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  1. #1
    Administrator Jean's Avatar
    Join Date
    May 2006

    Immigrant advocates blast raids, crackdown

    Not surprising, this is San Francisco, Pelosi's area.
    ~~~~~~~~~~ ... /RAIDS.TMP

    Immigrant advocates blast raids, crackdown
    City officials stand by pledge to give sanctuary to illegals
    Tyche Hendricks, Chronicle Staff Writer

    Thursday, February 22, 2007

    Bay Area immigrant-rights groups denounced the arrests of illegal immigrants in the region and called for immigration reforms Wednesday, while San Francisco officials reiterated the city's long-standing pledge to give sanctuary to immigrants.

    Leaders of the groups, assembled at a news conference at 16th and Mission streets in San Francisco, called for an end to the U.S. Immigration and Customs Enforcement agency's crackdown, which has resulted in the arrests of 13,000 people nationwide in the past nine months, including several hundred in the Bay Area, for immigration violations.

    The agency also conducts workplace raids aimed at finding undocumented workers and penalizing their employers.

    "There should be no enforcement of immigration law until we reform our immigration law, because right now there's no way for people to become legal residents," said Renee Saucedo, director of the city's Day Labor Program.

    San Francisco Supervisor Chris Daly told the crowd of about 50 people, that San Francisco is a "city of sanctuary," where immigrants are welcome and safe, regardless of legal status. Under the 1989 City of Refuge law, meant to protect Central American war refugees, no city employee shall use city resources "to assist in the enforcement of federal immigration law" unless required by law.

    Mayor Gavin Newsom also expressed concern last week about immigration raids in the city, saying, "These raids jeopardize the public health and safety of the city by instilling fear in those who may come forward to report information about a crime or those who are in need of medical treatment."

    Immigration and Customs Enforcement spokeswoman Lori Haley said the agency's efforts, including those in San Francisco, are continuing but that the city has not been specifically targeted.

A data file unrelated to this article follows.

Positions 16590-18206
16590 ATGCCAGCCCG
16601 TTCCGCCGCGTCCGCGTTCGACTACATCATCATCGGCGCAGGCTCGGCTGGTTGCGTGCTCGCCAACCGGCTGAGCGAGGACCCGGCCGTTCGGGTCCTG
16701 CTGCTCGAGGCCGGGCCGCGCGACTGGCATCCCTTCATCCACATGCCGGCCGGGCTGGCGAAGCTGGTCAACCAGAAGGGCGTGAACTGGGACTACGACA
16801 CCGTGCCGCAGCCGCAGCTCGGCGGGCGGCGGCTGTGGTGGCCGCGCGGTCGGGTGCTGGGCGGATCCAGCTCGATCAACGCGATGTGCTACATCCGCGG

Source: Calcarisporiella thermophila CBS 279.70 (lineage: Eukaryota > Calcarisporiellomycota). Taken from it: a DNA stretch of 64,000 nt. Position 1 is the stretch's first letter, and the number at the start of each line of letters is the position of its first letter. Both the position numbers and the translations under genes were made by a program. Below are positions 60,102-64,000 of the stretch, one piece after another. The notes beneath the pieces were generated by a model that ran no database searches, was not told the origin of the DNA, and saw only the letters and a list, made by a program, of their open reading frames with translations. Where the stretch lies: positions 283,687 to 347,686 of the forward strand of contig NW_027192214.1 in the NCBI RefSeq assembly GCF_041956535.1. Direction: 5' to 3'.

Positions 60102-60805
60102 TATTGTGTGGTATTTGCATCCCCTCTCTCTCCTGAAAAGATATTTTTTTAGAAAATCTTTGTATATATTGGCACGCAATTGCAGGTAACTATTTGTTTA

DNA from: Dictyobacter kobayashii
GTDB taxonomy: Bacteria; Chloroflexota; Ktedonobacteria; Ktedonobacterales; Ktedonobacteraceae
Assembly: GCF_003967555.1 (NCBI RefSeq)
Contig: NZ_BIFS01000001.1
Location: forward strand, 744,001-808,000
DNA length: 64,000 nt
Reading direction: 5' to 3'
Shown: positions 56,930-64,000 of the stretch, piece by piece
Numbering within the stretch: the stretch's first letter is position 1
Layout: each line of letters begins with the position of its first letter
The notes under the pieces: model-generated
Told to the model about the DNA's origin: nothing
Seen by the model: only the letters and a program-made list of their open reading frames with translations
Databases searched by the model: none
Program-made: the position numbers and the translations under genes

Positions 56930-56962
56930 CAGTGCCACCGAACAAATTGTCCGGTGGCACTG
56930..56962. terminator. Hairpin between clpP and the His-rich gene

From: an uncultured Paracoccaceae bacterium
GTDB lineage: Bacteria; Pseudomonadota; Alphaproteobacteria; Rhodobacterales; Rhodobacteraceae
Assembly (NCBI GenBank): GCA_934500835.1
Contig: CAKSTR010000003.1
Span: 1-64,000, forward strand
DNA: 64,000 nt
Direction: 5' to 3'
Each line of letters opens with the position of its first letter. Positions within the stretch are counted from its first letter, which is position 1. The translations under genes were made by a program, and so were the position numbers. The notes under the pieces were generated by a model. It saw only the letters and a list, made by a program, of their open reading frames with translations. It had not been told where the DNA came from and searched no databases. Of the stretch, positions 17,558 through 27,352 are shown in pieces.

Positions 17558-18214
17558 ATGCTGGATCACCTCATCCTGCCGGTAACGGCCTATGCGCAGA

"Operation Return to Sender" tracks criminal immigrants and those who have ignored deportation orders, she said, although 80 percent of arrestees in a recent push in Contra Costa County were not targeted fugitives but undocumented immigrants whom agents encountered during the raids.

    The agency also does workplace enforcement, said Haley, including a raid in the past month where nine people were arrested at Dean's Services, a warehouse off Third Street in San Francisco.

    "These investigations are based on leads," said Haley. "Where possible, we prefer to bring criminal charges against those responsible for hiring."

    Concerned that federal raids are causing illegal immigrants who are crime victims to avoid contacting local police, the San Francisco Police Department said last week that it does not enforce immigration law. The district attorney's office is hosting an "immigrant resource fair" Saturday to encourage crime victims to come forward, regardless of immigration status.

    The San Francisco Sheriff's Department does not allow federal agents to peruse its booking records or walk through the jail looking for illegal immigrants, spokeswoman Eileen Hirst said. But the sheriff will notify immigration authorities if detainees identify themselves as undocumented, if they have previously been deported or if federal agents are seeking them, she said.

    A Bay Area activist for stricter limits on immigration said the Immigration and Customs Enforcement raids are necessary because immigrants place a burden on social services and the environment.

    "We should enforce our immigration laws," said Yeh Ling-Ling, director of the Diversity Alliance for a Sustainable America in Oakland. "We should apply employer sanctions, which was part of the law that passed 20 years ago."

    At Wednesday's news conference, Ana Pérez, director of the Central American Resource Center, said the sanctuary law is important now not for political but economic refugees. "It's no longer about political persecution but trade deals that put out of work 1.5 million peasants in Mexico," she said.

    The stepped-up immigration enforcement has political origins, said John Trasviña, president of the Mexican American Legal Defense and Education Fund, with President Bush trying to win support from Republicans for a bill that would extend legal status to some of the nation's estimated 12 million undocumented immigrants.

    Some activists are taking their call for legal status directly to Washington. Several groups plan lobbying days next month, including the National Council of La Raza, the Irish Lobby for Immigration Reform and Voluntarios de la Comunidad, a San Jose immigrant rights group, which will visit members of Congress in March.
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  2. #2
    Join Date
    Jan 2007
    South Western Ohio
    (welcome and safe, regardless of legal status) hummm... There is always going to be oppositions.
    "Operation Return to Sender" now thats one heck of a statement people know just what it means and the aclu cant touch it.

  3. #3

    Join Date
    Jan 1970
    Leaders of the groups, assembled at a news conference at 16th and Mission streets in San Francisco, called for an end to the U.S. Immigration and Customs Enforcement agency's crackdown
    Well, the US Treasury is part of the ICE/Customs Enforcement---would you like to have a wake-up call, and see who the US Treasurer is really supporting, and what the bottom line is? READ ON---FOLLOW THE MONEY! ... ic&t=55112
    Title 8,U.S.C.§1324 prohibits alien smuggling,conspiracy,aiding and

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